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I have a C# .NET assembly, in visual studio 2008. If required I could upgrade it to VS 2010.

How can I find which code in the assembly is not called? Ideally if something could analyse the whole solution in one go. It is too much for me to analyse it all myself manually.

The assembly is shared between a client and server project so I need to understand which code is used where.

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I'm going to need a little more to go on. One option would be to temporarily litter the code with MessageBox's to see what code is executing.. – Lynn Crumbling Mar 17 '11 at 1:49
MessageBox? Yikes. Log statements would be better (not that I think this is a good way to do it). – Tundey Mar 17 '11 at 2:03
There are two kinds, classes and methods that actually get referenced in your code but just never actually get used because the logic doesn't need them. And just plain litter, like an event handler method that never is subscribed or a class that somebody factored out but forgot to delete. Litter requires a very different tool. – Hans Passant Mar 17 '11 at 2:25
Lynn, sorry, I'm not buying into your suggestion there. Thanks anyway. – peter Mar 17 '11 at 2:26
Hans, good thoughts. It is a bit like this. One VS 2008 solution = server project, and another VS 2008 solution = client project. A couple of visual studio projects are shared between them. So some classes on those shared projects have methods that are called from the server project, and some methods that are called from the client project. It is pretty ugly actually, but it is legacy code. – peter Mar 17 '11 at 2:29
up vote 1 down vote accepted

Try getting resharper. That does that for you. You can get a free trial version from their website. http://www.jetbrains.com/resharper/download/

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In VS 2010 you can use code coverage together with unit tests for that - so if you can refactor your client code into actual unit tests you can use that.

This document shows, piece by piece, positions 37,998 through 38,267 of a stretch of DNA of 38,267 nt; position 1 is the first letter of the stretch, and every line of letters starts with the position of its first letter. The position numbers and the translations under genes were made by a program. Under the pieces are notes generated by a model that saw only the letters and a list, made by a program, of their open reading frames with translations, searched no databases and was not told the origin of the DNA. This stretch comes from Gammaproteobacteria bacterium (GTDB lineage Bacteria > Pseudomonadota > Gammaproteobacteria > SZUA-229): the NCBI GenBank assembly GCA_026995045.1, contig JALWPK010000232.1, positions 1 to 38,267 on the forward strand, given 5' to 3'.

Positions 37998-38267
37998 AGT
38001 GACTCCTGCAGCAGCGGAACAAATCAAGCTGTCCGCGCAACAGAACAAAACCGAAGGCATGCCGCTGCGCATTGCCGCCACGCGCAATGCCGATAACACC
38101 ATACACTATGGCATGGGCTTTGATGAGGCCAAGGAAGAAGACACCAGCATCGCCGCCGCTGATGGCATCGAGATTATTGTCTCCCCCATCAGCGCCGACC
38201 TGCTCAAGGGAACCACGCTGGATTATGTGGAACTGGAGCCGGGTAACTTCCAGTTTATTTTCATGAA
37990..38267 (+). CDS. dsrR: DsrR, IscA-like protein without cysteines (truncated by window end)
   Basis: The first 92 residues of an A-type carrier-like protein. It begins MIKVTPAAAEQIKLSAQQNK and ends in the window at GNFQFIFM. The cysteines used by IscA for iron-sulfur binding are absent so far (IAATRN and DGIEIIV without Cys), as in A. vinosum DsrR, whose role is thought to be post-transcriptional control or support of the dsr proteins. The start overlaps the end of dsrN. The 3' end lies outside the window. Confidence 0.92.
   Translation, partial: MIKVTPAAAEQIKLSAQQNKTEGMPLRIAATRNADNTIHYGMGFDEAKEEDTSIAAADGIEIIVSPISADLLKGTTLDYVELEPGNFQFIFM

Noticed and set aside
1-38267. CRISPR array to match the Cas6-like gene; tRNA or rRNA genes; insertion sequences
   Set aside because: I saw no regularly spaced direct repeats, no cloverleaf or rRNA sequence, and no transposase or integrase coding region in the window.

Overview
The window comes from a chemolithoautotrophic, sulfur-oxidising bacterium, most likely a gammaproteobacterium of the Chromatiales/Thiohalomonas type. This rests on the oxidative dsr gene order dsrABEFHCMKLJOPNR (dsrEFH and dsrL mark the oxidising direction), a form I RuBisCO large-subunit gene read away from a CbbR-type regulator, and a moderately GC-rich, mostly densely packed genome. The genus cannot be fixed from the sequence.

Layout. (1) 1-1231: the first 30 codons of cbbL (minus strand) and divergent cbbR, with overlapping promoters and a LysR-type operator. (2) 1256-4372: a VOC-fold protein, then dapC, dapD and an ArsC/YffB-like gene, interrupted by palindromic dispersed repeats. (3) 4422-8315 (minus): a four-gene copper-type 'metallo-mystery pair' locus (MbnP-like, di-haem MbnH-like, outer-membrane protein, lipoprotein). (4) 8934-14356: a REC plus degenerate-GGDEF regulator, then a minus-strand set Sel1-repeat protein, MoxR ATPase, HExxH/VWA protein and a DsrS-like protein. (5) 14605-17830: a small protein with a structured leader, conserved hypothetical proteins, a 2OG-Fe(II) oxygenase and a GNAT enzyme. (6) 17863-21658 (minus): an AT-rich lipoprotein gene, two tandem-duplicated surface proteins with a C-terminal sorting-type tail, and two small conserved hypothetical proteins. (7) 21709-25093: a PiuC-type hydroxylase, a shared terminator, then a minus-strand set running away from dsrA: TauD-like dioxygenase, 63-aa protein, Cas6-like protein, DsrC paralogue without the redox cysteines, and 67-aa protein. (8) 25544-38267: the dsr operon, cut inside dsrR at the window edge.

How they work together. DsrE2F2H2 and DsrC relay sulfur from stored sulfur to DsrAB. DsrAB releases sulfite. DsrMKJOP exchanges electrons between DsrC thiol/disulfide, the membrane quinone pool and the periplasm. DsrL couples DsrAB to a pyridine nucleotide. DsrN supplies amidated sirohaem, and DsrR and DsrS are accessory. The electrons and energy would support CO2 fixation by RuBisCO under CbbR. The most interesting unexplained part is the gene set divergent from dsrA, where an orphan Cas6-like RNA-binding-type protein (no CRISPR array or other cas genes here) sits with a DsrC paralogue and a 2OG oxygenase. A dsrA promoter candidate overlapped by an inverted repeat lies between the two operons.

To quote from MSDN:

To determine what proportion of your project's code is actually being tested using unit tests, you can use the code coverage feature of Visual Studio Application Lifecycle Management. To do this, first edit the run configuration to indicate the assembly that contains the code whose coverage you want to measure. Then run tests on that code. Detailed code coverage statistics appear in a window, and you can also see, line-by-line, which code has been tested.

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+1 for suggesting a method of detecting code used by Reflection. – Kevin Stricker Mar 17 '11 at 3:15


Providing you don't mind buying something to do it, ReSharper will go off and find unused code for you.

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FxCOP is a free tool from Microsoft that includes dead code detection.

For best resulsts, don't mark classes/methods public unless they really need to be public. It assumes that any public method is used by external assemblies.

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Check Code Analysis in Visual Studio, help here.

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You could try the safe delete function of ReSharper, keeping in mind it will say it's safe to delete code which is only used via reflection (such as Fluent automapping conventions).

Couldn't hurt to download a 30 day trial to see if it does what you need anyhow.

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Safe delete has been working for me so far. A true call tree would be better but I don't have any way to get that in a timely fashion. – bdwakefield Aug 17 '11 at 22:16

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